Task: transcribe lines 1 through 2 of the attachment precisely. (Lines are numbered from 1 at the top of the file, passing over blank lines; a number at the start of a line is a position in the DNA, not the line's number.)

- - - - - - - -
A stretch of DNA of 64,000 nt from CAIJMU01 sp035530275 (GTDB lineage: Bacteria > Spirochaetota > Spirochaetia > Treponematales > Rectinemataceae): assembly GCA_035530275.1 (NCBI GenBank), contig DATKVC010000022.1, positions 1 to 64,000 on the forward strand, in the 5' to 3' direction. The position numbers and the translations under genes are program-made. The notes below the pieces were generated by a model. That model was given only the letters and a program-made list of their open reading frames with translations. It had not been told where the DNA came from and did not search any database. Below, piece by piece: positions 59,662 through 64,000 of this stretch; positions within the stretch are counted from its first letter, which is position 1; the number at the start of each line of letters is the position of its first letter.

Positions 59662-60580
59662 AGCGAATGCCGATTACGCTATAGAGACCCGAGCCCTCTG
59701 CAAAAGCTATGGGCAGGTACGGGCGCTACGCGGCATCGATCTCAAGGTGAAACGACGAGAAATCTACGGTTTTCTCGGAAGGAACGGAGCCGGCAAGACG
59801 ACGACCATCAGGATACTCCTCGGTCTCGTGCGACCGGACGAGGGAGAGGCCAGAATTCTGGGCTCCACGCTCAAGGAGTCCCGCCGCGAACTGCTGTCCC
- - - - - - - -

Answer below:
A stretch of DNA of 64,000 nt from CAIJMU01 sp035530275 (GTDB lineage: Bacteria > Spirochaetota > Spirochaetia > Treponematales > Rectinemataceae): assembly GCA_035530275.1 (NCBI GenBank), contig DATKVC010000022.1, positions 1 to 64,000 on the forward strand, in the 5' to 3' direction. The position numbers and the translations under genes are program-made. The notes below the pieces were generated by a model. That model was given only the letters and a program-made list of their open reading frames with translations. It had not been told where the DNA came from and did not search any database. Below, piece by piece: positions 59,662 through 64,000 of this stretch; positions within the stretch are counted from its first letter, which is position 1; the number at the start of each line of letters is the position of its first letter.

Positions 59662-60580